3D Systems Reveals Details of 3D Printing Assembly Line, 50X Faster Than Other Printers

Share this Article

One of the only factors holding back 3D printing within the mass manufacturing space, is speed. Even though only recently, has 3D printing become a useful means of manufacturing, 3D systems is already introducing a 3D Systemsnew paradigm shift within the space, and it could lead to seismic changes for the manufacturing industry.

In an attempt to absorb a larger market share within the $10 trillion+ manufacturing industry, and to cater to the mass manufacturing needs of Google’s Project Ara, 3D Systems has invented a new high speed 3D printer which works similar to that of a sophisticated assembly line.

“The paradigm shifting, continuous, high speed, fab-grade printer will make true automated, low touch additive manufacturing a reality. To ramp up the speed for production level volume, we have broken away from the methods of contemporary 3D printers,” stated the company.

fast-feat

A typical 3D printer works by moving a print head over a print bed repeatedly, as it deposits material, layer upon layer, slowly building an object. This latest technology, which 3D Systems will officially unveil at Euromold 2014 this November, works in an entirely different manner. The new printer will be set up similar to that of an assembly line. Instead of the print head moving over a print bed, several print beds will speed along a racetrack-like architecture, passing through numerous stationary print heads, which deposit material on each of them. Like an assembly line, when one object is completely printed, its print bed will be diverted from the main track, and a new print bed will enter onto the track to begin its assembly. Each printed object is able to consist of multiple materials, as well as multiple colors.

3D Systems' New Assembly Line Architecture

3D Systems’ New Assembly Line Architecture

Such printers, according to 3D Systems, are capable of printing millions or even billions of Google Project Ara phone modules each year, and can print at speeds 50 times that of traditional 3D printers. One printer is capable of printing 4 billion drops of material via a jetting technology, each and every minute, with micron accuracy, and spits out two liters of plastic resin every three minutes.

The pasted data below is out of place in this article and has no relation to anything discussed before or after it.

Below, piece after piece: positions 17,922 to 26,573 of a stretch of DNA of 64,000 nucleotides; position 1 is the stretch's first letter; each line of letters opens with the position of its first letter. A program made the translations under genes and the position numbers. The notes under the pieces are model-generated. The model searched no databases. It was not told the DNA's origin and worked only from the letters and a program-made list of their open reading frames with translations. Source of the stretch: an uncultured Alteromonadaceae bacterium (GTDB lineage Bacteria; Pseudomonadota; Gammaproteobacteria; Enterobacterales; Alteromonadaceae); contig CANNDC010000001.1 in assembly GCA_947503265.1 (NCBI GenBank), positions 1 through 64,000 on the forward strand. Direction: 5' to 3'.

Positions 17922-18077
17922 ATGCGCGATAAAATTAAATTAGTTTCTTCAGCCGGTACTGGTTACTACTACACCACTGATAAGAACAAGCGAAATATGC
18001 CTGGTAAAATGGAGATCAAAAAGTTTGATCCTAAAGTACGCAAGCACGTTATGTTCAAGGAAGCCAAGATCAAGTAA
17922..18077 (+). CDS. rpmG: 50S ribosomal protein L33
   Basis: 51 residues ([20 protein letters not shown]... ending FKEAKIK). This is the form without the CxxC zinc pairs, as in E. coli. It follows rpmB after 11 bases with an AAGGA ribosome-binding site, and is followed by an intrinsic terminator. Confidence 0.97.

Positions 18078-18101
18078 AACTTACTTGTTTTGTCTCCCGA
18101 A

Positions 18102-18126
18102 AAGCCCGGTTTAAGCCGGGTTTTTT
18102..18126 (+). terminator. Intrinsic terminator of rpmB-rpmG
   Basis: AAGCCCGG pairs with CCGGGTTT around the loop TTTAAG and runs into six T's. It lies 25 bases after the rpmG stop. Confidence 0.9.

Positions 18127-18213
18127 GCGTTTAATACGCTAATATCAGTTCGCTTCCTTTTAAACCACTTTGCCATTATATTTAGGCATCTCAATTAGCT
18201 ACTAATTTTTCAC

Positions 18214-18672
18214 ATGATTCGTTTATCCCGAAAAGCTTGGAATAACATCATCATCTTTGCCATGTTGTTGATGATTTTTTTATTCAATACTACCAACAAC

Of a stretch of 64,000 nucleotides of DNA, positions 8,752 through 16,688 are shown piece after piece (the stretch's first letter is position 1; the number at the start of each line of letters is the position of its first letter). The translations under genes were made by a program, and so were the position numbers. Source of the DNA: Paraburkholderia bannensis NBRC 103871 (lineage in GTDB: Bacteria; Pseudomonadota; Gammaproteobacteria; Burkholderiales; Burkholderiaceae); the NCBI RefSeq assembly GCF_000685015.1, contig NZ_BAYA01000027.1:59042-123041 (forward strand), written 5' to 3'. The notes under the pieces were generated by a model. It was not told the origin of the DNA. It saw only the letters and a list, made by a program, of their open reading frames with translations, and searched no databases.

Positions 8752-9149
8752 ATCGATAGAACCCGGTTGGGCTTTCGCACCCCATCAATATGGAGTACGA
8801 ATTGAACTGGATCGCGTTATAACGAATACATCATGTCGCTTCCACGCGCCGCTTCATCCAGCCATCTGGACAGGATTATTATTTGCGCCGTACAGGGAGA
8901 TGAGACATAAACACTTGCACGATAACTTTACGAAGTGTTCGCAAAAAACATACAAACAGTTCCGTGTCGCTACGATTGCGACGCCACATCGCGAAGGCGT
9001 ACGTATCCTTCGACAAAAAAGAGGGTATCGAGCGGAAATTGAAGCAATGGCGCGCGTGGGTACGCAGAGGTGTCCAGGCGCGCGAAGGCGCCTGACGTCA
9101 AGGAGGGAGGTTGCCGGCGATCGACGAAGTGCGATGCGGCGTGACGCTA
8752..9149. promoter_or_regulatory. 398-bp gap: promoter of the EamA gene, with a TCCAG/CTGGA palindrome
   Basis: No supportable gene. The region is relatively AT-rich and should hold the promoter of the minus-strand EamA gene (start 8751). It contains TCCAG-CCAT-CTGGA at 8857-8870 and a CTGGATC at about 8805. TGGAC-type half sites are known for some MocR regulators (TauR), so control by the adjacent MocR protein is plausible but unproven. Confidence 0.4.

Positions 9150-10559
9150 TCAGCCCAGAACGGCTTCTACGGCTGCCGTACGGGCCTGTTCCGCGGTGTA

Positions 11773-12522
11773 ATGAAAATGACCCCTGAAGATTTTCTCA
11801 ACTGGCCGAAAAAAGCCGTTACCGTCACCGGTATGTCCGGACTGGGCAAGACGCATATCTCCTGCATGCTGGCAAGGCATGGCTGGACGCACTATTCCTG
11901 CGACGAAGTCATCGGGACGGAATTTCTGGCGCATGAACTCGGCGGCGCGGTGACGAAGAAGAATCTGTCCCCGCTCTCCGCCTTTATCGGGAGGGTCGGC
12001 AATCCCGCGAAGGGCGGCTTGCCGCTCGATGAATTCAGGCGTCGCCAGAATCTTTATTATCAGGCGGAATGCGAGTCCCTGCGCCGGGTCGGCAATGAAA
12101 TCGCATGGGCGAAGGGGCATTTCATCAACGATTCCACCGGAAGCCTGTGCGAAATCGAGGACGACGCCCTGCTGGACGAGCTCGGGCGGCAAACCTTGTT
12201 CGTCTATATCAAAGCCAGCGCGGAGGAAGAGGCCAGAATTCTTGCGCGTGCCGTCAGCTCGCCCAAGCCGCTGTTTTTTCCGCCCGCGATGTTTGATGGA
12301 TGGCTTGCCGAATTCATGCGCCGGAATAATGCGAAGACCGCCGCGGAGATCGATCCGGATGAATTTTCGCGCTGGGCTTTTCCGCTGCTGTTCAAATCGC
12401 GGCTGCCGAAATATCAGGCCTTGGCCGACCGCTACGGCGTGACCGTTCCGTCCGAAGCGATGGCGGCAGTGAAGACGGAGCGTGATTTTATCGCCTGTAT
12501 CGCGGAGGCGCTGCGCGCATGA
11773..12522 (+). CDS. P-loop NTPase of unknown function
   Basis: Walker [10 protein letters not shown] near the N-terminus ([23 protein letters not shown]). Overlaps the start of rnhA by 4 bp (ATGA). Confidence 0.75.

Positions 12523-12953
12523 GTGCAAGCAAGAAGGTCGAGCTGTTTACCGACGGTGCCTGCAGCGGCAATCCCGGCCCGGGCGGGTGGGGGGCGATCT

“It really is the holy grail of 3D printing,” said Jeff Blank, VP engineering, new business development, for 3D Systems

It’s nearly impossible to imagine what such a printer could do for the manufacturing industry. The ability to mass produce objects, all with different shapes and of varying sizes, as fast as that of traditional mass manufacturing, would certainly be a valuable technology for thousands of companies around the globe.

Check out the video below, showing this new high speed 3D printing system in action. What do you think? Will this new paradigm shift within 3D printing technology lead to the industrial revolution that many have been talking about? Let us know in the 3D Systems assembly line printer forum thread on 3DPB.com.

Share this Article


Recent News

3D Printing for Preppers: Investment Casting with PolyCast Filament

U.S. Energy Department Awards QuesTek $1.2M for Ultra-high Temperature 3D Printing Metals



Categories

3D Design

3D Printed Art

3D Printed Food

3D Printed Guns


You May Also Like

NIST Awards $4M to Four Institutions for Metal 3D Printing Research

The U.S. Department of Commerce’s National Institute of Standards and Technology (NIST), a non-regulatory agency that promotes innovation and industrial competitiveness across the country, has awarded close to $4 million...

Xerox’s PARC to Use AlphaSTAR Simulation to 3D Print Turbomachinery Parts

California-based Palo Alto Research Center (PARC), a Xerox-owned research and development subsidiary company, has selected AlphaSTAR technology to create a virtual additive manufacturing (AM) approach that will save both time...

Air Force Awards Optomec $1M for High Volume 3D Printing Repair of Turbines

Optomec, a leading provider of additive manufacturing repair solutions, has won a $1 million contract from the U.S. Air Force to produce a system for the refurbishment of turbine engine...

3D Printed Turbine Combines 61 Parts into One

In July this year, Velo3D had qualified a new nickel-based alloy, Hastelloy X, due to its suitability in the additive manufacturing of power generation components such as gas turbines, using...


Shop

View our broad assortment of in house and third party products.